By: Clare Chu
LOSING FRIENDS AT AGE SIX
Jane was the first to go. I imagined she slipped through a rent in
the sky one morning when the air was too thin, but afterwards we
walked to school in pairs. Our mothers said never to talk to
strangers. I became mouse silent — my strangers at home, in
furled disguise, until evening dusk erased their stark smiles.
Oliver was next. My mother said Pour me another for the road,
and one street over his mother said Curiosity killed the cat, so
Oliver went in search of his missing, likely dead, cat. Climbed over
the backyard fence, snagged his sweater on the wire, licked blood
from his wrist and made a break for it down the grass bank.
Disappeared under our weaving car. Mother never saw him
Finally, small Silvia, our ‘baby’ in the game of ‘mothers and
fathers’, not allowed to play with us after she ran from her mother
one day, through a glass door which splintered, turned her hair
white overnight. And forever mouthed strange things to me from
across the street, like We will meet as birds with open wings, before
she too vanished through the same seamless rent in the sky.
When I started to choke on the plastic baby Jesus in the fruit cake,
(who was lost by now to others that had less faith and no luck),
a friend nearby thumped me soundly between my shoulder blades,
forcing me to vomit Jesus into my glass of Chateau-Neuf-Du-Pape,
where he floated languorously on his back until I retrieved him,
licked his little naked white body clean as a whistle,
remembered the restaurant was a convent back in the day
and with a smidgeon of guilt shoved him into my jacket pocket,
where he languished forgotten until one winter morning
when I felt my own body melting into the thin ground,
like main street in some suburban town the morning after a squall
when the plough trundles through parting the drifting snow.
Baby Jesus was given a chance at redemption, as with optimism
I transferred him from pocket to handbag where he now communes
daily with a miniature jade pig and a glass vial of glitter stars.
DRIVING ON PICO BLVD., JANUARY 2019
I should keep my eyes on the road driving on Pico, because in LA
we do much more in our cars than just drive. At one time or
another eighty percent of us have driven with our knees. I’m still
working on steering with one hand, elbow casually crooked at the
Driving next to me a woman smiles to herself, I see her multi-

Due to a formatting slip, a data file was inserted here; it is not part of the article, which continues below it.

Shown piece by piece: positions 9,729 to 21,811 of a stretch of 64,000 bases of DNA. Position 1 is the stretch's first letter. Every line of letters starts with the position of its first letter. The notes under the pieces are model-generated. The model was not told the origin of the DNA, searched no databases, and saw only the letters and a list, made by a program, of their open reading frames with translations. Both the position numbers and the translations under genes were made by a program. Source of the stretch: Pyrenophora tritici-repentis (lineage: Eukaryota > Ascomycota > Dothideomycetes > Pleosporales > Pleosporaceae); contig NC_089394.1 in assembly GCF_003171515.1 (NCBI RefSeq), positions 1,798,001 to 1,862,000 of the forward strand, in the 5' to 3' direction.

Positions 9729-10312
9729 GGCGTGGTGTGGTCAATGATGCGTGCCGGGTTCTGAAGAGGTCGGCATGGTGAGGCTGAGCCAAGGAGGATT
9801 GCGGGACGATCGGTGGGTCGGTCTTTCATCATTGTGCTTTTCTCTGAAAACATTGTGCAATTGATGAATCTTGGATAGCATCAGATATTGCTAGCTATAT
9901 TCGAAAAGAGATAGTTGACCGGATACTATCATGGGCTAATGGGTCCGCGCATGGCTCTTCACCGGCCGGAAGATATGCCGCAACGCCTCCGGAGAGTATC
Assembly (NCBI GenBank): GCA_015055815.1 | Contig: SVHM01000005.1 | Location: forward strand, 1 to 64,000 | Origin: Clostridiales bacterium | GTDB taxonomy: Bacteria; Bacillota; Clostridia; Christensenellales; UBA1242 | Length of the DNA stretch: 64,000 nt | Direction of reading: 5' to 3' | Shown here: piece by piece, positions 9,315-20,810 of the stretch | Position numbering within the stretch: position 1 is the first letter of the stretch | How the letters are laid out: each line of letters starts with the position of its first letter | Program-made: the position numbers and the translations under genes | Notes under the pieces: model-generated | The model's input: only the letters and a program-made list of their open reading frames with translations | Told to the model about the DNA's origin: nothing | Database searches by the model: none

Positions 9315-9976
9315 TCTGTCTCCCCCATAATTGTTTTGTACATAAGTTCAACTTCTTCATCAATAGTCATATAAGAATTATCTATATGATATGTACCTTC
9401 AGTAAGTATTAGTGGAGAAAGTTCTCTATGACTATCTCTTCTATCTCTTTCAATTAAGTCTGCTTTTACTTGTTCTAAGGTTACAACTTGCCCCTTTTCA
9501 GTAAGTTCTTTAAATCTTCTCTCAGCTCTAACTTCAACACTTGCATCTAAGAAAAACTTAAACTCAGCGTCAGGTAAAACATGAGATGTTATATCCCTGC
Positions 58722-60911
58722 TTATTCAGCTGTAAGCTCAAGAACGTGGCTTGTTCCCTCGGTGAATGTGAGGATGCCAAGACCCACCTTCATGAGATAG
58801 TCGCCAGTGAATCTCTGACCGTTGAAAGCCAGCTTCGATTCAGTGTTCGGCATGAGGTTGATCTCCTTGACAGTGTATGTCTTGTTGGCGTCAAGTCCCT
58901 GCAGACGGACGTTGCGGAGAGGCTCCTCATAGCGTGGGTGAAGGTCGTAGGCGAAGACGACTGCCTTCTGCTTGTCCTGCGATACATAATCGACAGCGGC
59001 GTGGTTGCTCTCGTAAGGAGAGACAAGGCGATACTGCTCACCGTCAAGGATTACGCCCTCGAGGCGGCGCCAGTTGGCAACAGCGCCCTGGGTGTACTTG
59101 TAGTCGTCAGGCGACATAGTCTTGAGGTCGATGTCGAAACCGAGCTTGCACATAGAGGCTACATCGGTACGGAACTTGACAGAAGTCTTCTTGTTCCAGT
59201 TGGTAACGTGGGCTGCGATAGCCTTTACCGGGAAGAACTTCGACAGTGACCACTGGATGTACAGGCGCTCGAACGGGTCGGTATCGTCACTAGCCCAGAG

tasking — full-volume raven-black mascara, low volume
Gregorian chant, an iced decaf oat-milk latte (no soy milk as she
carries the BRCA gene) (no almond milk as she’s heard there’s a
drought in the State).
The man behind me puts down his nose-hair trimmer as I watch
him in the rear-view mirror, picks up his phone to text the woman
he is going to meet (not his wife, she is at that moment placing her
hand over the real estate agent’s hand in another house fresh to the
over-heated LA market).
I should be aware of traffic ahead, and behind, but I’m distracted
by the growing pile of trash, discarded on the sidewalk. I’m not
talking about everyday litter — faded receipts, cigarette butts, hard
lumps of gum, plastic popsicle sticks, a crap-filled diaper.
Instead I clock the fifties porcelain toilet bowl, a three-legged
wicker-back chair lacking a seat, one mud-caked and blood-
smeared sneaker, a stained sofa-bed with a cushion carefully
placed at one end, the corpse of a Christmas tree flocked with
artificial snow and wrapped head-to-toe in plastic.
Stopped at the lights, alternating between podcasts, ‘Death, Sex &
Money’ and ‘My Favorite Murder’, I idly wonder what time of day
will it be when I spot a lifeless body right there in the trash at the
side of the road? Whether I’ll have time to pull over, park and take
a photo before I call 911.
Clare Chu was raised in Malta and England, and has adopted Los Angeles as her home. She is an art curator, dealer, lecturer and writer who has authored and published twelve books and numerous academic articles on Asian art. Her poetry is featured in a continuing collaboration with Hong Kong-based calligraphic and landscape painter Hugh Moss, in which poet and artist challenge and expand traditional media boundaries. Her poetry is published, or is forthcoming, in the Comstock Review, Crosswinds Poetry Journal, The Esthetic Apostle, the Raw Art Review, Cathexis Northwest Press, Rue Scribe and 2River View.